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Miscarriage & Toxoplasmosis

If you're pregnant and have a cat, you may have been told not to change the litter box. This is because the parasite Toxoplasma can be found in cat feces and can cause Toxoplasmosis which in turn can cause miscarriage. Toxoplasmosis is spread when cats eat birds or rodents infected with the parasite. Even if you don't have a cat, it's possible to contract the infection through garden soil or eating unwashed produce.

The CDC (Center for Disease Control) estimates that as many as “60 million men women and children in the United States carry the infection.” In parts of the developing world the rates of infection can be much higher.

Most people's immune systems will fight the infection off. However, a woman who gets the infection for the first time either just prior to or just after becoming pregnant can pass it along to her unborn baby. The infection can then cause a miscarriage. People with suppressed immune systems can also be at higher risk of the infection.

There is good news about this parasite however. First of all, if you've had the infection once, you'll have antibodies and will be unlikely to get it again. Many people who have owned a cat for any length of time, may have already had the infection. Toxoplasmosis does not always occur with symptoms, so you may have had it even if you didn't feel ill. When symptoms are present, they are generally mild and flu-like according to the CDC.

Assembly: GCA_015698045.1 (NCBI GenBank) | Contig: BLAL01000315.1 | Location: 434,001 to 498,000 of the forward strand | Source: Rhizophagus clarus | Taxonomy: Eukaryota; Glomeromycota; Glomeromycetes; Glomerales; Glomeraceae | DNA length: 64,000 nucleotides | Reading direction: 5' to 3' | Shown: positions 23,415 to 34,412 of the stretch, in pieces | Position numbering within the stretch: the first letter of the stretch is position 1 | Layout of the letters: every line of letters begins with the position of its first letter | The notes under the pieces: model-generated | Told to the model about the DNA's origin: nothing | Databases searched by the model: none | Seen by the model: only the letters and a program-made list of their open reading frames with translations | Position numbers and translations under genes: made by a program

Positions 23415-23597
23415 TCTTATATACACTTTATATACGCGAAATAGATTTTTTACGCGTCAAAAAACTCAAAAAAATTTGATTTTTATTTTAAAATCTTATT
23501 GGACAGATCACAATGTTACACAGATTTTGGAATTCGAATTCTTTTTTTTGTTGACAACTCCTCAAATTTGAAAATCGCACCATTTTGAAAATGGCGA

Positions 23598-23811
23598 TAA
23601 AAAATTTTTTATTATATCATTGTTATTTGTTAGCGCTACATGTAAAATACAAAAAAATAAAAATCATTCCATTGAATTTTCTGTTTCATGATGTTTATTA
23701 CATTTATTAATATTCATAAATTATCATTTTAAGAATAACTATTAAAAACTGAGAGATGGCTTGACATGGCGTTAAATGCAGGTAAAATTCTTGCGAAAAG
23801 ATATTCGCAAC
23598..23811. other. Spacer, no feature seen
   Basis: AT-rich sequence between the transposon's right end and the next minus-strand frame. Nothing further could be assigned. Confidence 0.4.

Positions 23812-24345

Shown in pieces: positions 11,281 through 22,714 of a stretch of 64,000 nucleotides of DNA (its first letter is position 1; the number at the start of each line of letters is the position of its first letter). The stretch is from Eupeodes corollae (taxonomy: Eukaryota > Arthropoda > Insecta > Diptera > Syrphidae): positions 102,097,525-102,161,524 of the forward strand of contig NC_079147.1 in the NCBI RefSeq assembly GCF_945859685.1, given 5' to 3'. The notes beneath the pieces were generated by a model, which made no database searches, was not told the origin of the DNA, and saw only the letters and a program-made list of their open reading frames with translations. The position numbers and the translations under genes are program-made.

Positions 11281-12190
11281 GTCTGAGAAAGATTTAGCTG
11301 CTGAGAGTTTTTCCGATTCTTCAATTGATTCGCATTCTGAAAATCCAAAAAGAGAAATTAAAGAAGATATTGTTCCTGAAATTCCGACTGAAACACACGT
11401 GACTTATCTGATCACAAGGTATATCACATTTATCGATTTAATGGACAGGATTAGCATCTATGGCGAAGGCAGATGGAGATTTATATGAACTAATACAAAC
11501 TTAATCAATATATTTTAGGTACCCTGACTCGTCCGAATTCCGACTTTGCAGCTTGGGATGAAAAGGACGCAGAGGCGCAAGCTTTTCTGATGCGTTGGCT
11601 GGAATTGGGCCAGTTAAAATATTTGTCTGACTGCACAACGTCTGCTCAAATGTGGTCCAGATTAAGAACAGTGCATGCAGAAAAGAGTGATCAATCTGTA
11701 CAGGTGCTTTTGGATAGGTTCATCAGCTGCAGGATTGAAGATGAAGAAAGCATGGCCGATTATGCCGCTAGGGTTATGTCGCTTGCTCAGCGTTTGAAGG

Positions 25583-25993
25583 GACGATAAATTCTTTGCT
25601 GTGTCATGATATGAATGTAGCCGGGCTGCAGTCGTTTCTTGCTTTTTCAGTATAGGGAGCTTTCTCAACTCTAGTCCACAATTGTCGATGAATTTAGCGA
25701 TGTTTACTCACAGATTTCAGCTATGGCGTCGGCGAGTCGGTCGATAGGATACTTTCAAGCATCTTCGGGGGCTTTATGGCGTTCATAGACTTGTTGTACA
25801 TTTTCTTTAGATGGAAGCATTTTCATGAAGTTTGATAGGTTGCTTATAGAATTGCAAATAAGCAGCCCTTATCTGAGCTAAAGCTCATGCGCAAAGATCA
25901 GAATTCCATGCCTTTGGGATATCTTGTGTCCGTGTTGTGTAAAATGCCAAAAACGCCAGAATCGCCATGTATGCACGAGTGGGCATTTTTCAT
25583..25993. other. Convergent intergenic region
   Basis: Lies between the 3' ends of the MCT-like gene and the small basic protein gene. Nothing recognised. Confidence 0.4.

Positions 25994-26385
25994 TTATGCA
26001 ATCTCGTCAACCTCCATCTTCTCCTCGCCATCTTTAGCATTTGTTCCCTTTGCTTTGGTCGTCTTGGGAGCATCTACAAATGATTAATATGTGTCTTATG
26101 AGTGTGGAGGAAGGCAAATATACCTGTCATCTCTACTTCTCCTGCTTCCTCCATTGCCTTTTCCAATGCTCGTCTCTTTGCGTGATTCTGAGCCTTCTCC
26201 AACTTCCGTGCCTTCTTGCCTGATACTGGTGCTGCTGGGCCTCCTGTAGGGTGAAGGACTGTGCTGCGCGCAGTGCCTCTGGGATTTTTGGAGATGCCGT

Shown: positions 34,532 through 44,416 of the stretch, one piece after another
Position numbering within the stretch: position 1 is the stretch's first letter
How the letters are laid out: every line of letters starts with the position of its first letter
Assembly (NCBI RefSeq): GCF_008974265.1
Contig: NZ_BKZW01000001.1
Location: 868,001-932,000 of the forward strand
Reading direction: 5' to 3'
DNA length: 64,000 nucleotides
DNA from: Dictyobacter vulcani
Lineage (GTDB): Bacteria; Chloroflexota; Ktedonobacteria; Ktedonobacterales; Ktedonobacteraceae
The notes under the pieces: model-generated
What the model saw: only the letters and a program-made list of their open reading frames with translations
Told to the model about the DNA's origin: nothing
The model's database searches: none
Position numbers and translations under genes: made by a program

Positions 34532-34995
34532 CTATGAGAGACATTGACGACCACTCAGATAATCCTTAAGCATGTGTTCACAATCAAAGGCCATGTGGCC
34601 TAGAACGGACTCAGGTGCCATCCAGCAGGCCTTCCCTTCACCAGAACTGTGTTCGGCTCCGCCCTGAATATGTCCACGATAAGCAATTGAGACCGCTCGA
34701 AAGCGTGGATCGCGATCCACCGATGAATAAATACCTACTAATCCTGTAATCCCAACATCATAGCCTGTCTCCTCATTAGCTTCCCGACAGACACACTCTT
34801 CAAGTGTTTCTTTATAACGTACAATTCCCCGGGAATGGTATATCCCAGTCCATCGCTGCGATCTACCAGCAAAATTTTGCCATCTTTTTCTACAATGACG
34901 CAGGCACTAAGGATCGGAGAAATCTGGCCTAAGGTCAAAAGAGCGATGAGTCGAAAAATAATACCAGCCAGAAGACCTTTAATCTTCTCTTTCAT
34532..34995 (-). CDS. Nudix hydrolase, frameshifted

What if you have no one else can change the littler box? Don't despair, you still don't have to give up Fluffy. Doctors recommend using disposable gloves and hand washing after the litter box is changed. The CDC also recommends changing the littler box daily as the parasite “does not become infectious until 1 to 5 days after it is shed in a cat's feces.”. They also recommend not adopting any new cats during pregnancy, wearing gloves when gardening and washing fruits and vegetables.

There are a lot of scary, unpreventable cause of miscarriage. Fortunately, Toxoplasmosis can be prevented by taking a few simple precautions against it.

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Content copyright © 2013 by Christine Beauchaine. All rights reserved.
This content was written by Christine Beauchaine. If you wish to use this content in any manner, you need written permission. Contact Christine Beauchaine for details.



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